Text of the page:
Congratulations! After a long job search, you have a job offer. Whether you’re between two offers or need help negotiating to a fair pay, our office is here to help. We strongly encourage our employer partners to adhere to National Association of Colleges and Employers (NACE) Job Offer Guidelines and Principles for Ethical Professional Practice.
There is more to consider in an offer than just the salary. Factors include:
Job content or nature of the work
Typical work week
Co-workers and corporate culture
Job Offer Options
You should not need to accept any offer on the spot. Express appreciation for the offer and that this is an important decision you would like to think carefully about. Agree on a reasonable time frame to get back to the company. If you are waiting to hear back from other companies, contact them and find out when they will be making a decision, and, if you can, whether you are being considered for the position.
Ask the employer to confirm the offer in writing. Show your appreciation for the offer by cancelling interviews with other positions. Reject all other offers immediately by telephone or email. Report your job to the Career Services and Co-op office.
Express appreciation for the offer and say something positive about the organization while being diplomatic.
Once you accept a job offer, verbally or in writing, you must not back out to work for another employer. If you have any questions/concerns about this, discuss with your career services coordinator before taking action.
Reneging on an offer (backing out after accepting) could damage your chances of future employment with that company. Therefore, consider carefully before accepting a position.
Understand the terms and reach a mutually acceptable date to respond to the employer’s offer.
Request extensions from employers if you need more time to consider other offers. Do not ignore deadline dates you have agreed upon.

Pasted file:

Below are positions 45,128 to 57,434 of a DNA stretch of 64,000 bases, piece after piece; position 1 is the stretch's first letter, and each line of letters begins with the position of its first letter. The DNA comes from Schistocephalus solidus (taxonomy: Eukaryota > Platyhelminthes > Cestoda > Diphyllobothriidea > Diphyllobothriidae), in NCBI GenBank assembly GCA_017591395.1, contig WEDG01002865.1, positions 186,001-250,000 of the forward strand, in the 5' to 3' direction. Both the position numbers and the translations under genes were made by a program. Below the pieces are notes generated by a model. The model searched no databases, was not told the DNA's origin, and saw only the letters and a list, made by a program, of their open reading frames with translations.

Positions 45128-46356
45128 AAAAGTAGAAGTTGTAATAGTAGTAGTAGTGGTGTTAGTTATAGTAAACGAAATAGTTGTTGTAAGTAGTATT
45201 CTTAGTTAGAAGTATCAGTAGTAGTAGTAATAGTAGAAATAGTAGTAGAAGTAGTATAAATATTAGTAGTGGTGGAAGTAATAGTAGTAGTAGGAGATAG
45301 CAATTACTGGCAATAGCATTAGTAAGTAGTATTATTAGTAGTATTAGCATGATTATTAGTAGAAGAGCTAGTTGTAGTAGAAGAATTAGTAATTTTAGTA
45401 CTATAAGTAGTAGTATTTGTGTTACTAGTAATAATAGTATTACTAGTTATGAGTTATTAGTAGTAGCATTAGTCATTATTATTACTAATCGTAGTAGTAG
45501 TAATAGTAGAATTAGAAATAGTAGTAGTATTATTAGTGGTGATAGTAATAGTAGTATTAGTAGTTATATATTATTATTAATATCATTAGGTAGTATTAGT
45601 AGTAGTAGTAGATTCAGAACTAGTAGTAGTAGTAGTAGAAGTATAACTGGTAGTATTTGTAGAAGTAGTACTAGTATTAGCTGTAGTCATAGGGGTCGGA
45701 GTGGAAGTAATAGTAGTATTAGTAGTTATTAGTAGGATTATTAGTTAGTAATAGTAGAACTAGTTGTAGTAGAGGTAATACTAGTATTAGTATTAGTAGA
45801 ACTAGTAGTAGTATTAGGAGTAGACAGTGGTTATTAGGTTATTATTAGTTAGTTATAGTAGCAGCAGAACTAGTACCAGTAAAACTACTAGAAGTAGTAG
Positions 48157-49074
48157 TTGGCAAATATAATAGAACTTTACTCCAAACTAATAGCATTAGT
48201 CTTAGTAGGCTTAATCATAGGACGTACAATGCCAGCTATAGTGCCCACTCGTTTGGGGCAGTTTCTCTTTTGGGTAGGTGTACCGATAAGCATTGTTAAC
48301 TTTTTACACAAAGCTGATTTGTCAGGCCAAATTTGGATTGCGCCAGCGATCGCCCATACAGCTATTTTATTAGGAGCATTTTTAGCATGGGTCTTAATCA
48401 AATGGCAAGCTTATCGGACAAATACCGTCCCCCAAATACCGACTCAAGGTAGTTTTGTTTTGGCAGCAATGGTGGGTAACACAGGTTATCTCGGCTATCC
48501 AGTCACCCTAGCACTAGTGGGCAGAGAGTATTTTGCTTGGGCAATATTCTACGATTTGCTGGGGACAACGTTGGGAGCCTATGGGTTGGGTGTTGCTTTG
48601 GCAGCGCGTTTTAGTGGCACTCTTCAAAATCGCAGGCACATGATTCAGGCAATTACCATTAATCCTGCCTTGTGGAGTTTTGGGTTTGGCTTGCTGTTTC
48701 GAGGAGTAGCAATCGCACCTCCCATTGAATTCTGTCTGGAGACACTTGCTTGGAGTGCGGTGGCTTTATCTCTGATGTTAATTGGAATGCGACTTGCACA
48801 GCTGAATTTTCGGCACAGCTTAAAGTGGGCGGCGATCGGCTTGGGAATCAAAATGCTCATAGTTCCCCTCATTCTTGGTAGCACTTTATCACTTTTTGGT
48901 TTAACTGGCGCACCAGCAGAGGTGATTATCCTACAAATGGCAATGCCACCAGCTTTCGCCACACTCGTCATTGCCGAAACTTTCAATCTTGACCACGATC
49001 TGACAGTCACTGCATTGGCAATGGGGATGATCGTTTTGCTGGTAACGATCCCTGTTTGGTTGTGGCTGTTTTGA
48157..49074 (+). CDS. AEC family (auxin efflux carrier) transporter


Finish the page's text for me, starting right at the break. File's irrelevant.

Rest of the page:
Notify employers that you are accepting or rejecting an offer as soon as you make your decision - never later than the arranged date.
Cancel any other scheduled interviews or on-site visits once you accept a job offer.
Start by learning what the typical salary range is for the job by visiting our Salary and Career Info Page which includes RIT data from co-op students and recent graduates.
Many factors determine salary offers: the type of work you perform (based on your skills, education, and experience level), the industry, company size, and the geographical area. Keep in mind that there is more room for negotiation when discussing full-time offers versus co-op or short-term employment.
Next, figure out your monthly budget with anticipated expenses, emergency, and “fun” money to determine your salary requirement.
Early in the process the employer may ask for your salary requirements. You can choose to ignore the request, which is obviously risky, or provide your salary requirements based on your research. You should provide the employer with a broad range and ensure you are comfortable with accepting the bottom range salary.
Generally, you should wait for the employer to bring up the salary issue. Ideally, this happens near the end of the interview process when you know more about the position. However, if the employer doesn't mention salary, and you are at the point of seriously considering a position with the company, it is appropriate for you to bring up the salary issue.
Keep in mind the benefits the company is offering, as well as other perks such as: 401K, relocation expenses, company car, bonus, vacation, holidays, life and medical insurance, tuition assistance, and stock purchase or savings plan. These benefits can add as much as 30-40% to your actual salary.
Be reasonable in your approach. Reiterate that you are very interested in working for the employer and you want to find a way to work this out.
“Thank you for the offer. I am very excited about working for you because ABC Company is my first choice. However, knowing the going rate is ________, I was really looking for something in the range of ____ to _____. Is there any possibility of that?”
Job scam warning signs include:
Look carefully at the company email address, some clever scammers transpose a letter to make it appear legitimate
Jobs advertising “working from home” or “online work” (although legitimate remote work is more and more common)
You’re asked to cash a check and forward money to a third party (ex.: to buy equipment from the company's vendor)
You’re offered a job without an application, interview, or discussion with the employer
The company asks you to wire money or asks for your credit card information
The company asks for personal information like your social security number or driver’s license number
The company asks you to pay for a credit report as part of the application process
You are told you have to pay for training
If you come across a job scam, take action by doing the following: